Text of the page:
Proportion of ISMIR papers by each gender (2000-2015):
In the following chart, it is shown that the most proliferate female and male researchers had led almost an equal number of papers, illustrating the pattern that the most productive women researchers performed as well as the most productive men researchers.
Number of ISMIR papers led by each gender
In terms of the institutions of female authors in the field, the top three institutions with the largest numbers of ISMIR papers led by female authors were University of Illinois, Queen Mary University of London and McGill University. The ranks of these three institutions were actually earned by their female students, since no female researchers with permanent positions in these institutions has ever led an ISMIR paper. This shows the strong contribution female students made to this field, corroborating the importance of supporting junior female researchers through mentorship programs. For the disciplines of female authors, the most popular discipline is Computer Science, followed by Library and Information Science, then Music Technology, both of which are quite interdisciplinary.
As for the distribution of geographic locations of female authors, most were from North America and Europe since most labs in the MIR field are located in these areas. Seconding these were Asia and Pacific regions. It is thus suggested that promoting international collaborations between regions with more established and reputable research facilities and those emerging but less developed regions would be a fruitful approach to cultivate female researchers in the field.
The chart below shows the co-authorship trend over the years, which shows that the average number of co-authors per paper has been increasing over the years, and this is true for papers led by either gender. Among the 214 single authored papers, 16.3% (35) were written by female authors and 83.7% (179) by males. In particular, 8.0% (22) of female authors had single-authored one or more ISMIR papers while 8.1% (129) of male authors had done so. Both female and male authors reach out for collaborations, perhaps due to the interdisciplinary nature of the MIR field, with the average number of male co-authors being higher than that of female co-authors.
Number of co-authors per paper (2000-2015)
The study also conducted a social network analysis (SNA) on the co-authorship networks of female researchers and their collaborators. In the figure below, each node represents an author and authors who often collaborated with each other were grouped into clusters. The size of a node is proportional to the number of ISMIR papers led by the author. Some clusters contain multiple female authors with a relatively high number of publications, attributable to the research groups these authors were affiliated with. It is verified that having research labs or groups is important for fostering the growth of female researchers.
Co-authorship networks of ISMIR female authors (groups with at least five female authors are presented)
With regard to citation counts, the average citation count of all papers with female researchers as the leading author is lower than that of papers with male leading authors, yet without a statistically significant difference. The difference is even smaller for citation counts of single-authored papers. It is also shown from the chart below that the distributions of papers led by male and female authors by the number of citations are very similar, ranging from the proportion of papers with no citation to that of high-cited papers. Such findings render that the scholarly impact of authors in both genders is similar. This is an encouraging result that such gender disparity in scholarly impact measured by citation counts is not significant in the MIR field.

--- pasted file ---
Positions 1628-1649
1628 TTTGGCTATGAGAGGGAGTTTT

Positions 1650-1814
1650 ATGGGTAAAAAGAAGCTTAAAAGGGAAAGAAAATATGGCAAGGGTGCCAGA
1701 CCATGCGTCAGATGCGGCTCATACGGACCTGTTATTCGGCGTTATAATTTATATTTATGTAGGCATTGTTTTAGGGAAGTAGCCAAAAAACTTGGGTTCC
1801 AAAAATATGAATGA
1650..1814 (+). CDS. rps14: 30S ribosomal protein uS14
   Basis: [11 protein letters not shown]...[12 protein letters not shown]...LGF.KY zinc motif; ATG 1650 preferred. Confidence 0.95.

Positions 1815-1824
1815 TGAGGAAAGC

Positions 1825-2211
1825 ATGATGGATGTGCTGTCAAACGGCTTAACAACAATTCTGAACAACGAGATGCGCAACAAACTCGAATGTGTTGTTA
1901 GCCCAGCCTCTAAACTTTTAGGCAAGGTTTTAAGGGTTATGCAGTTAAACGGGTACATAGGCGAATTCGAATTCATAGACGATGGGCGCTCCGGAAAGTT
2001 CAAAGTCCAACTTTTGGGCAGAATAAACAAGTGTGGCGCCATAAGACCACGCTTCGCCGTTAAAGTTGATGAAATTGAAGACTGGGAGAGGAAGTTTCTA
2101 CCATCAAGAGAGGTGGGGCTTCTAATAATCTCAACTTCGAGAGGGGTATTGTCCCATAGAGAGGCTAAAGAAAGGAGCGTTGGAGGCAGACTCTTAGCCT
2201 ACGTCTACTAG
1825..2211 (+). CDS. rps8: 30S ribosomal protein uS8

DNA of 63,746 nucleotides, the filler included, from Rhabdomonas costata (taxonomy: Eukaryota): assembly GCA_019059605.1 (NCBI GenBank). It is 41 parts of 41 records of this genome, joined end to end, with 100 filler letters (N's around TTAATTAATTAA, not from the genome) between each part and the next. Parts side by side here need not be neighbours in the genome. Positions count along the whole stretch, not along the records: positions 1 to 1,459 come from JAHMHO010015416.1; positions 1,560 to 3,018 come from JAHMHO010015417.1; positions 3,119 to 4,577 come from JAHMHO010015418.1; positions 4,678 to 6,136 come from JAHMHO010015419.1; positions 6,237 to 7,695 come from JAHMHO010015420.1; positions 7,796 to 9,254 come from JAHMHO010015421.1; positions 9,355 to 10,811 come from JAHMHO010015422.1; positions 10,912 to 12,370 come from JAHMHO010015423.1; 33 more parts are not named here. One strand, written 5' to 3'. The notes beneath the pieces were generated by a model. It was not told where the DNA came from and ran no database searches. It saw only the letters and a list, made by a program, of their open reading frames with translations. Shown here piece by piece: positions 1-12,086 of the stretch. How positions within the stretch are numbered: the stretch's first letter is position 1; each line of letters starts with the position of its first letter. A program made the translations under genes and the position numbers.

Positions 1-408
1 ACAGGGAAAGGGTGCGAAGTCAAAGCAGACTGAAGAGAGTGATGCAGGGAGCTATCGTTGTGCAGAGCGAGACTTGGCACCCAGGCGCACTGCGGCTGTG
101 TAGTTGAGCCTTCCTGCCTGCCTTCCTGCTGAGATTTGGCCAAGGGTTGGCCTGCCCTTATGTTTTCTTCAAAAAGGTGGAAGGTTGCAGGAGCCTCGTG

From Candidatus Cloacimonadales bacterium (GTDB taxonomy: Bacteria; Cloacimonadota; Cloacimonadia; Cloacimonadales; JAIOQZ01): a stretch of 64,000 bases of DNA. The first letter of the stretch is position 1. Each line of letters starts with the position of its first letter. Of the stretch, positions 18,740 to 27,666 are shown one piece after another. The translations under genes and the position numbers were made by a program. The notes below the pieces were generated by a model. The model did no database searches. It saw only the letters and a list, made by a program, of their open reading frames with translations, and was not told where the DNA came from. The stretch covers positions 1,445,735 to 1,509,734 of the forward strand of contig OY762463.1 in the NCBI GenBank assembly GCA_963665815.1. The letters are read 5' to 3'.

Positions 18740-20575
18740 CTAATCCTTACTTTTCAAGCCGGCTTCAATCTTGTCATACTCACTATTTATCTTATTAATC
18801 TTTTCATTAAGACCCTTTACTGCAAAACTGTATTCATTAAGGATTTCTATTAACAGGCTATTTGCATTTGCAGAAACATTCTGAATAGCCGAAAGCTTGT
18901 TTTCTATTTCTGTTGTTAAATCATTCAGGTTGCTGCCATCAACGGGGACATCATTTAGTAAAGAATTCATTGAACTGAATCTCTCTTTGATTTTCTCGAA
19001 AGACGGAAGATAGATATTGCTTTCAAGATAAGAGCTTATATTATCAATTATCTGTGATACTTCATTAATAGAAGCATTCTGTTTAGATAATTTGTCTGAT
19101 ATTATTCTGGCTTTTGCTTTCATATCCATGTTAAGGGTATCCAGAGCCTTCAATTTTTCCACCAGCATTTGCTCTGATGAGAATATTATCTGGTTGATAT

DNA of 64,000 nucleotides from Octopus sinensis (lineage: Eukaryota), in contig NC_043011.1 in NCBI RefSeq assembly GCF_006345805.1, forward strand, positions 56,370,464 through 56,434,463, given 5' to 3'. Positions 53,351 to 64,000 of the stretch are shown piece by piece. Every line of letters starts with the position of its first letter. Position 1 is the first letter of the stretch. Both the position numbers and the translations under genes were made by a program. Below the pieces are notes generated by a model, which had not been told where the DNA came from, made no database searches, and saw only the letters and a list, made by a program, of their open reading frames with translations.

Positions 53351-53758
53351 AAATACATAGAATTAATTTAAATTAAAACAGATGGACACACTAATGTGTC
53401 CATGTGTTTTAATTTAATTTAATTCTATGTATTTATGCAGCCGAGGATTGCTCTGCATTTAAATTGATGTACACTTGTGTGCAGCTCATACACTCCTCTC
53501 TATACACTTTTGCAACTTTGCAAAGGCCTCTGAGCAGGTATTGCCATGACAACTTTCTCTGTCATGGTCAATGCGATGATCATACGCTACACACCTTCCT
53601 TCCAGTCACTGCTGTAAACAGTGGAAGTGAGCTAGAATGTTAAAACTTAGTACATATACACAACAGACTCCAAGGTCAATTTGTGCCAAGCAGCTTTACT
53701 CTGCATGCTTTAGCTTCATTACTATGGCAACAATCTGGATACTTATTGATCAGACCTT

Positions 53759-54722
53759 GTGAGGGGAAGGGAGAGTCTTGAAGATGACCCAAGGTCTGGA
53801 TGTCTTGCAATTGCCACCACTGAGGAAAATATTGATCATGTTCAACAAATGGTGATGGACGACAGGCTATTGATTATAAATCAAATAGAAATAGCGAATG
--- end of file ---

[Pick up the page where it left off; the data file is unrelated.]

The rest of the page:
Distribution of female and male-led ISMIR papers by number of citations.
Topic analysis was conducted with the titles of the papers, so as to identify the topics female authors tended to pursue. The results show that female researchers collaborated with male to work on key detection and evaluation, whilst female authors also worked together on user studies. Papers led by female authors were more likely to focus on melody similarity, mood classification, retrieval systems, corpus and data sources, as well as cross-cultural issues. In contrast, male researchers were most likely to write about Markov model, audio signals, audio features, and Web-based approaches. These differences in focus, according to the study, may reflect the distribution of representation of women in Computer Science and Engineering, where proportionately more women in those fields focus on Human-Computer Interaction (e.g., user studies, cross-cultural issues, digital libraries) rather than signal processing (e.g., audio signals, audio features).
Overall, the study concluded that it is discouraging to see the participation of female authors in this field has hovered throughout the history of ISMIR without much improvement over time. However, the most prolific authors of both genders are similarly productive and papers led by both genders are cited at similar rates. This study has highlighted the importance of the role of mentorship through co-authoring papers. It is also vital for female researchers to be part of research labs or groups for increasing the number of female scholars in this field, where a promising approach is promoting international collaborations that connect female researchers in less represented regions with more established groups. The study also suggests encouraging and attracting female contributors from interdisciplinary fields such as Information Science and Music Technology. These areas are also crucial for the development of usable, effective music systems that help understand users and their needs, for creating new systems that integrate with both technological and social infrastructures.
Hu, X., Choi, K., Lee, J. H., Laplante, A., Hao, Y., Cunningham, S. J., Downie, J. S. (2016). WiMIR: An Informetric Study on Women Authors in ISMIR. In Proceedings of the 17th International Conference on Music Information Retrieval (ISMIR).
Women in MIR (WiMIR) Grants are being offered for the first time thanks to the generous support of industry partners (Smule, Shazam) to female first or supporting authors of accepted full papers, as well as female first authors of accepted late-breaking demo (LBD) submissions to be presented at ISMIR 2016.
Applicants do NOT need to be students to apply for the WiMIR Award.
If you are a female MIR researcher, are planning to attend ISMIR, and you need some support, please apply before May 20th.